Cretan Women: Pasiphae, Ariadne, and Phaedra in Latin Poetry. By REBECCA
ARMSTRONG. Oxford Classical Monographs. Oxford and New York: Oxford
University Press, 2006. Pp. ix + 351. Cloth, $125.00. ISBN 0–19–928403–2.
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CAMWS and the Classical Journal:
Print Version: CJ 103.3 (2008): 329–31
In this book, Rebecca Armstrong (A.) explores the connections between the
myths of Cretan women in Roman literature of the late Republic and early
Empire. Crete is a location defined by contradictions and paradoxes:
associated with the establishment of law and justice, it is also associated
with lying and deception, depravity, and lack of civilization. These
competing tendencies shape the appearances of Pasiphae, Ariadne and
Phaedra, whose stories of sexual perversion and betrayal excite both
revulsion and sympathy. A. argues that the Roman fascination with these
paradoxes makes the stories of these three transgressive women particularly
attractive, as they provide a rich context to explore the dynamics of
personal, cultural and literary memory, and the overlap and boundaries
between the wild and the tame, and between vice and virtue.
The book has a two-part structure. The first three chapters are thematic in
nature; each is devoted to how a particular theme (memory, wildness,
morality) shapes the stories of all three Cretan women in various works.
Chapters 4–7 focus on individual characters in a series of texts. This
structural approach has the advantage of flexibility, allowing for a
variety of critical approaches. The thematic chapters demonstrate the way
layers of texts work together to form composite pictures of the characters,
while the sustained readings of the second half provide a fuller view of
individual incarnations, situating them within literary history. A.
describes her critical approach as labyrinthine—an apt metaphor running
throughout a book characterized by twists and turns, even repetitions, as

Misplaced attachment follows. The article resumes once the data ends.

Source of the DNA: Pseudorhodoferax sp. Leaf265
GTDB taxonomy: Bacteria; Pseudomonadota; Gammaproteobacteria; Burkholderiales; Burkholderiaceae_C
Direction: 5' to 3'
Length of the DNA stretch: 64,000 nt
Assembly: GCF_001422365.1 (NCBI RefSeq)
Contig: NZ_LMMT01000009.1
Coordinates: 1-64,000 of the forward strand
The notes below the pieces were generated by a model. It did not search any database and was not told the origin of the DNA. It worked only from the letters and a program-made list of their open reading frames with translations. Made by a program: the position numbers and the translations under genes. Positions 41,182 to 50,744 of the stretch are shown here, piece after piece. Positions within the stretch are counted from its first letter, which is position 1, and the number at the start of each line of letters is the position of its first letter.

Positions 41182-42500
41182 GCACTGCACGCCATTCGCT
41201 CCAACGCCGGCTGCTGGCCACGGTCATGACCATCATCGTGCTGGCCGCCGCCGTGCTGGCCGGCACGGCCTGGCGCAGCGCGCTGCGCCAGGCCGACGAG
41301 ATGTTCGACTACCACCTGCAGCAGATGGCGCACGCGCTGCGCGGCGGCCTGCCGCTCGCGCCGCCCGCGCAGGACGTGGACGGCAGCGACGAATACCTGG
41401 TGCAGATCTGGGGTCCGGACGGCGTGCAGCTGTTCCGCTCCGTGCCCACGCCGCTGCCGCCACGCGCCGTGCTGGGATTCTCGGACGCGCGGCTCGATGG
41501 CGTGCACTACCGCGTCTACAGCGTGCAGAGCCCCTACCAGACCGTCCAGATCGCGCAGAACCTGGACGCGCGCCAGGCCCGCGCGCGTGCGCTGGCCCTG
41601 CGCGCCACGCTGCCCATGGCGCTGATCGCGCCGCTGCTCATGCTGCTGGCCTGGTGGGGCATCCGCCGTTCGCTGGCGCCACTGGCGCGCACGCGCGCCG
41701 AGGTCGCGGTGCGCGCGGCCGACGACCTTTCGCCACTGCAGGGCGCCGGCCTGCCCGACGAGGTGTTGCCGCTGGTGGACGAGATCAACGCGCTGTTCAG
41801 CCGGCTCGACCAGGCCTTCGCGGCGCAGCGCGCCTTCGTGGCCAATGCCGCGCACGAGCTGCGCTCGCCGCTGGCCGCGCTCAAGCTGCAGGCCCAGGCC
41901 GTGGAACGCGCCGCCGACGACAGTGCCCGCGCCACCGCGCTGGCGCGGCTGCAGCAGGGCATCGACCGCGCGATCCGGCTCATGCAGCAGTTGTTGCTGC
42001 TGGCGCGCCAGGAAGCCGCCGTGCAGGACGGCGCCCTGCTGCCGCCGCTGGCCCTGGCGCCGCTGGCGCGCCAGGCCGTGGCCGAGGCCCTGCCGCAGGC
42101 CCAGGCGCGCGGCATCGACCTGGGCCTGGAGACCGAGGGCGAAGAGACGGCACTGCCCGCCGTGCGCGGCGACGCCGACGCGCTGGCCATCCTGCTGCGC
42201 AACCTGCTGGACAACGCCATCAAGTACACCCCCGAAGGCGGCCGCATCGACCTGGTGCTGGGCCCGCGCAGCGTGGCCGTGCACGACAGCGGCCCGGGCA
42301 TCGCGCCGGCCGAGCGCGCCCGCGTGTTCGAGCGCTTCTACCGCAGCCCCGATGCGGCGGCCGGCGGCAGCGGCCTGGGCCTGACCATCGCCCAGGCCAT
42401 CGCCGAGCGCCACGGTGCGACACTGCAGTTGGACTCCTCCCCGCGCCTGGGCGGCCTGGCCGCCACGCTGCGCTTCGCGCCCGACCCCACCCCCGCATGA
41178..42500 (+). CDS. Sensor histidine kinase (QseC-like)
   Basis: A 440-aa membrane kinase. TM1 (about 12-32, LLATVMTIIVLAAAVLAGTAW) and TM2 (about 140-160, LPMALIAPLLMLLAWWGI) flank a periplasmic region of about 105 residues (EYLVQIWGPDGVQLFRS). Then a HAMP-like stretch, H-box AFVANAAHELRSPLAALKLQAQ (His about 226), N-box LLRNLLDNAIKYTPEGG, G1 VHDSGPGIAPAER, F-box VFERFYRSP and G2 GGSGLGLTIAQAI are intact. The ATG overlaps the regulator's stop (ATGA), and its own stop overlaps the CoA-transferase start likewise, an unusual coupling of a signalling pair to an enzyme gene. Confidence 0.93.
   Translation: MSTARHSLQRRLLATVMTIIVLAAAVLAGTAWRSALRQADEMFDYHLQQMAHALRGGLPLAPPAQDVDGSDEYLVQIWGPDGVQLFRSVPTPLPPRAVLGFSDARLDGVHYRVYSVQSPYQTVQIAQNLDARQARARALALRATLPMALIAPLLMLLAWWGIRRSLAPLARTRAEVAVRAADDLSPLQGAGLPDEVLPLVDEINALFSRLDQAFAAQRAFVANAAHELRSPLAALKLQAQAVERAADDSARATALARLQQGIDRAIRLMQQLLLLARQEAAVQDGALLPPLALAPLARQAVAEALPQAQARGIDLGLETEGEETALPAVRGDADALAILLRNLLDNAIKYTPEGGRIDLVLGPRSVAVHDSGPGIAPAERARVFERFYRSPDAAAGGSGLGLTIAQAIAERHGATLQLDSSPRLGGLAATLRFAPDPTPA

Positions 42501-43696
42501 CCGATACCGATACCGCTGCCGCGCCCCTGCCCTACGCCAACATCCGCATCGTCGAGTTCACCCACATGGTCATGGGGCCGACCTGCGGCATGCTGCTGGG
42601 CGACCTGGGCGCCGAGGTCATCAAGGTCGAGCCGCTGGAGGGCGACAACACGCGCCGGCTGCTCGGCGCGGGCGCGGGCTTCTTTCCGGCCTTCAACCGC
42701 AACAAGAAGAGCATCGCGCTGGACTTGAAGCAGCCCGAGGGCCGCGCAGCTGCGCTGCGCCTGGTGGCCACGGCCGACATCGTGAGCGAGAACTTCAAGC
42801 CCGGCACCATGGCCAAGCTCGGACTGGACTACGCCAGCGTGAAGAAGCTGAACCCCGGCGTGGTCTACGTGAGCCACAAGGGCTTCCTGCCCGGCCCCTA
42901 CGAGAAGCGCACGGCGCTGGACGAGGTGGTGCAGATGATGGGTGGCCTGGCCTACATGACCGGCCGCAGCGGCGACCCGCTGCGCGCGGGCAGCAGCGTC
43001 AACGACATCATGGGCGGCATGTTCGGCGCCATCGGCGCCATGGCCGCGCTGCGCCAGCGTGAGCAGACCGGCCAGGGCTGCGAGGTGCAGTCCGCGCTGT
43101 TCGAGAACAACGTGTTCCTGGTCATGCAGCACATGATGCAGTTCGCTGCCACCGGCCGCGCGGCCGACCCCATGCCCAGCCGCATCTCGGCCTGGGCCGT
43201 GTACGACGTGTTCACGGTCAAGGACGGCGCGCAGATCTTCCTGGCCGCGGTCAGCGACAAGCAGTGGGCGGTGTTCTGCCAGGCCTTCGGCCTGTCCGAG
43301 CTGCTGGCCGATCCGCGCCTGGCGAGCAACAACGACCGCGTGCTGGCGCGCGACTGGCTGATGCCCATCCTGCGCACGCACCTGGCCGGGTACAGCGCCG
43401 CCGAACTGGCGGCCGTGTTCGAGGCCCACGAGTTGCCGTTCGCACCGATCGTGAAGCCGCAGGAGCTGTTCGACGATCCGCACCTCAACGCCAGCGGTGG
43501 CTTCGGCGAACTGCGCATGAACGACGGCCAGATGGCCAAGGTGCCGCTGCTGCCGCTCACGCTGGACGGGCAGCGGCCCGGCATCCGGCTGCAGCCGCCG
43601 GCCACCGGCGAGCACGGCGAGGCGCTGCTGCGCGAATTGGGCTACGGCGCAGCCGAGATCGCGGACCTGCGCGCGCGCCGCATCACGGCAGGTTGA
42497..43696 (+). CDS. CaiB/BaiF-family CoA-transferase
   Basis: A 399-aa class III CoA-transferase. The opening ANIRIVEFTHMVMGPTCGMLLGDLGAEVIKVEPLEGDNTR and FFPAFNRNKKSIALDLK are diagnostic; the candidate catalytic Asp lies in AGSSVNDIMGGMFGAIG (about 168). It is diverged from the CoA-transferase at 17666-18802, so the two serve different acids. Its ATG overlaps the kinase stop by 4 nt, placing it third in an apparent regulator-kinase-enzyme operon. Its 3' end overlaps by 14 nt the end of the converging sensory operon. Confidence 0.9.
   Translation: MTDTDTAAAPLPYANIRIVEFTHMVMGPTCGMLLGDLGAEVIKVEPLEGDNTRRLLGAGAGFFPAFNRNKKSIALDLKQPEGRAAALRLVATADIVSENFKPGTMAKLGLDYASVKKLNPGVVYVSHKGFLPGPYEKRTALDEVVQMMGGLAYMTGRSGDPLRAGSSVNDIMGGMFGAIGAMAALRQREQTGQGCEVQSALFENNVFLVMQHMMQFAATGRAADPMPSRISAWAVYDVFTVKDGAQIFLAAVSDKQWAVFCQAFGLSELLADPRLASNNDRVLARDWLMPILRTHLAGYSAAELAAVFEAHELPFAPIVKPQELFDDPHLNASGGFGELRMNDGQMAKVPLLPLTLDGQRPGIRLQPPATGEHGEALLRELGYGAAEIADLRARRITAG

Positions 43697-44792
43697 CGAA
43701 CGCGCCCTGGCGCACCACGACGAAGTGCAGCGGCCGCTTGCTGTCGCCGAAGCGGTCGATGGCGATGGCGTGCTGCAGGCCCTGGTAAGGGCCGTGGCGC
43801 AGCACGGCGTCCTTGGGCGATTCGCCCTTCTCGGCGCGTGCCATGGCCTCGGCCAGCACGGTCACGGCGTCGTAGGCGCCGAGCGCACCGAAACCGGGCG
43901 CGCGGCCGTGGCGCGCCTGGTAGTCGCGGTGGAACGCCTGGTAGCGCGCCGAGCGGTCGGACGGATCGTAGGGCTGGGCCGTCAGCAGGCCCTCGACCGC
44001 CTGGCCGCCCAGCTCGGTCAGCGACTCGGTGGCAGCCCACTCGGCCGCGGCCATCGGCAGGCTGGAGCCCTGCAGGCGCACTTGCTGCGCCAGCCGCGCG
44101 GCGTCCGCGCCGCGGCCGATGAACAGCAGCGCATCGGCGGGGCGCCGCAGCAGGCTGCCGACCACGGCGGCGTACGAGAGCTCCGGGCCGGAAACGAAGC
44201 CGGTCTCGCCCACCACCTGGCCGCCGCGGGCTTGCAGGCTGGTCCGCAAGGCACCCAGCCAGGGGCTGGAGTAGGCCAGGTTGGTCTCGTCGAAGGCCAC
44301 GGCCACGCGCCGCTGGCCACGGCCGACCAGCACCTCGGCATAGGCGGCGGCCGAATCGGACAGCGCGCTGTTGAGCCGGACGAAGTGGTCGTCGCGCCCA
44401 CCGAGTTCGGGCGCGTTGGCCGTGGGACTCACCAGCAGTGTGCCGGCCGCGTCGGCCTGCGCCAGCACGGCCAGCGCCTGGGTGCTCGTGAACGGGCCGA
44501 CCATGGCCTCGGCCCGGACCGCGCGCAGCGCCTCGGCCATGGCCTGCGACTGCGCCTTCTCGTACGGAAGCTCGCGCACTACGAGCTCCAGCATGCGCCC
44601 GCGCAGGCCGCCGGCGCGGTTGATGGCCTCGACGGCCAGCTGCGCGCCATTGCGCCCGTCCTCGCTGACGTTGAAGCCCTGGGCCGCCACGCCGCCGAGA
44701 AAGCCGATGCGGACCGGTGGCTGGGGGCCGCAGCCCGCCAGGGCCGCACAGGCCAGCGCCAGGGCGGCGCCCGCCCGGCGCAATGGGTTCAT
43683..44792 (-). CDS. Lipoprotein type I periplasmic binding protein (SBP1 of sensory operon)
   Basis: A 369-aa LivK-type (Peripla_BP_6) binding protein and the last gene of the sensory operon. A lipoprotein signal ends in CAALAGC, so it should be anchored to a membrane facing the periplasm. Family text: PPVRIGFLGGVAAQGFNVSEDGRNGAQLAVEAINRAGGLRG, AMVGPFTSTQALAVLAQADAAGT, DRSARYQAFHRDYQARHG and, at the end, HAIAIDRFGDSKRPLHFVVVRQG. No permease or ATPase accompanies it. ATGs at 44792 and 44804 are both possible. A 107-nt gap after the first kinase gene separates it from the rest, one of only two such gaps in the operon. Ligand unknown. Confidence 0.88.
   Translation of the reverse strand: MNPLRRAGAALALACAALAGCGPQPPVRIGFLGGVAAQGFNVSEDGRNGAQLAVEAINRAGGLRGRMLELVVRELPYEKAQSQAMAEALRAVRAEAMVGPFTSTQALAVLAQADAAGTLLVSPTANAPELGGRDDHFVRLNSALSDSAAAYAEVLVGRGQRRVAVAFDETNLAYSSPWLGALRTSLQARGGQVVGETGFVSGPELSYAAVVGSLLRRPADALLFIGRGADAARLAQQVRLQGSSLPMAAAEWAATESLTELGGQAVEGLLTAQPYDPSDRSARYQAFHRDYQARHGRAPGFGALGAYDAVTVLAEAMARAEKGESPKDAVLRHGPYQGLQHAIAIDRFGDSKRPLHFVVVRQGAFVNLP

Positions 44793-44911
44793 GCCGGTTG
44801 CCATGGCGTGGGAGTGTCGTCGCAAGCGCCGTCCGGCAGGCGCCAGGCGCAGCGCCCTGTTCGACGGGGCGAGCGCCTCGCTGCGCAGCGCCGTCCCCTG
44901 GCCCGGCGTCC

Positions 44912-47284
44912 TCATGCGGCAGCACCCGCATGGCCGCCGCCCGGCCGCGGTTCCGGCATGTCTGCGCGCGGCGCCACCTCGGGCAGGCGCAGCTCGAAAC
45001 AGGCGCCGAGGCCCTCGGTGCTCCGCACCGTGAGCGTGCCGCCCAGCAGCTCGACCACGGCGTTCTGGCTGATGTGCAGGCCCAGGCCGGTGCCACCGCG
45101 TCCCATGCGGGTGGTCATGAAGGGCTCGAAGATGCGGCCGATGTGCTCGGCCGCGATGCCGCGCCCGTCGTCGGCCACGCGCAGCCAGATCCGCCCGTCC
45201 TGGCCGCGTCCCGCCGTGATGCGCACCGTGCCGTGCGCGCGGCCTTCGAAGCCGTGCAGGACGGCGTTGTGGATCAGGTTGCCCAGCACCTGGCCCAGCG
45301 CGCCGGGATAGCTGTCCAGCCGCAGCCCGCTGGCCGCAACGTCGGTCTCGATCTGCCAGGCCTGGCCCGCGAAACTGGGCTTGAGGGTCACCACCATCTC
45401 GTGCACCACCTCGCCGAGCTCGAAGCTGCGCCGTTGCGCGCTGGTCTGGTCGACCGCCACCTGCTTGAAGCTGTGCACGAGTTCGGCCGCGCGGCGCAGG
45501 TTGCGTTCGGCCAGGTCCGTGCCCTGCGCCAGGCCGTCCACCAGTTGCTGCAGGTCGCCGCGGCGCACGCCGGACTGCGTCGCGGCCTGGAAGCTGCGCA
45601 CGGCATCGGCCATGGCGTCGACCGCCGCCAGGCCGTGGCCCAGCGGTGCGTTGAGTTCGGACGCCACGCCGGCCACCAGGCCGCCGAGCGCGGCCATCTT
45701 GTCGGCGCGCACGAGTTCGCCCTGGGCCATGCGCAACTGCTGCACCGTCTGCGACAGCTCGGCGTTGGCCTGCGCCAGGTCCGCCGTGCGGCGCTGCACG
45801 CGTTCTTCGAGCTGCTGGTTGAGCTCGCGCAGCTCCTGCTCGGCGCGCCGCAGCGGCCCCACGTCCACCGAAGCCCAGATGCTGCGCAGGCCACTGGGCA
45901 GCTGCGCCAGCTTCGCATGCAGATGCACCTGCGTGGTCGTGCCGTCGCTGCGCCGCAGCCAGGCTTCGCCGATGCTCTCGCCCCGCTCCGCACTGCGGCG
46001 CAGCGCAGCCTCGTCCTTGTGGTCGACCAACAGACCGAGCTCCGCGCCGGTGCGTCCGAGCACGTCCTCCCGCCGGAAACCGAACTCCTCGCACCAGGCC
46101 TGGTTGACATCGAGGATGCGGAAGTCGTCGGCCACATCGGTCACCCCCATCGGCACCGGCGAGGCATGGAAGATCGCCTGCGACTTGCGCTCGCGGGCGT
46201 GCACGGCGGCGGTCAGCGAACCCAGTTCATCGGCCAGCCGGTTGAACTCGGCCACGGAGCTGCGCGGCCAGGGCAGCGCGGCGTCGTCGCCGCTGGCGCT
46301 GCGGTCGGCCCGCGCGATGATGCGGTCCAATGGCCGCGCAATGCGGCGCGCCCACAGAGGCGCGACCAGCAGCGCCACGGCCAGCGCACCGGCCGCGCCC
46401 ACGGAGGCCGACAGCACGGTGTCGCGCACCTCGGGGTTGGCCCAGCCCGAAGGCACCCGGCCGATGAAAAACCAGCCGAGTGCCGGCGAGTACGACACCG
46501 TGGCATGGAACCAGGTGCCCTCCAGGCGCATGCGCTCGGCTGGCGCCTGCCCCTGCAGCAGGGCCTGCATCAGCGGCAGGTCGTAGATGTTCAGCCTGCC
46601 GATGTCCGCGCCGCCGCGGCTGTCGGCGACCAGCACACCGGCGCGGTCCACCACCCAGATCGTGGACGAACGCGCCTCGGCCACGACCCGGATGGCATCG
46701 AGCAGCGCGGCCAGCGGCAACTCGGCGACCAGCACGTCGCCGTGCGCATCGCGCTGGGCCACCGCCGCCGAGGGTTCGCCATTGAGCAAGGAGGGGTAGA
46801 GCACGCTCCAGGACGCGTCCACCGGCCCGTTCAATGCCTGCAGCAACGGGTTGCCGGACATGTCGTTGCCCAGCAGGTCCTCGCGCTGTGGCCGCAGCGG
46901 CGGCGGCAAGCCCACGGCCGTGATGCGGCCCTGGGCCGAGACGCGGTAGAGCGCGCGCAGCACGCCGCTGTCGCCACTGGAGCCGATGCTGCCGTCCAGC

she follows different paths of inquiry. A.’s detailed account of her
methodology in the introduction includes poetic memory, ethical values,
psychological realism and feminism among the concerns that inform her work.
This variety of approaches yields a richly layered and complex analysis; A.
consciously resists easy answers and overly-simplifying or schematic
assessments, producing a kaleidoscopic view of the texts at hand. One of
the most intriguing premises of her book is that the mythological and
literary concerns at the center of these stories resonate with broader
Roman cultural concerns. This is a suggestive line of inquiry, which has
the potential to energize her excellent literary readings, but is left
disappointingly under-developed. The entire book displays an impressive
command of literary history, bringing to bear a wide array of evidence,
both Greek and Roman. A. is at her best in close readings of texts, and
offers many sensitive observations and nuanced analyses. The book would
have benefited, however, from a clearer articulation of the extent to which
these women form a distinct group, unified by shared characteristics that
set them apart from other literary women or, through the outlines of their
myths, prompt a sharper exploration of the literary implications of more
broadly shared characteristics.
Chapter 1 addresses the relationship between personal and poetic memory.
Ariadne is haunted by thoughts of Theseus’ forgetfulness of her, and
Phaedra dwells on the sexual perversion in her family tree and its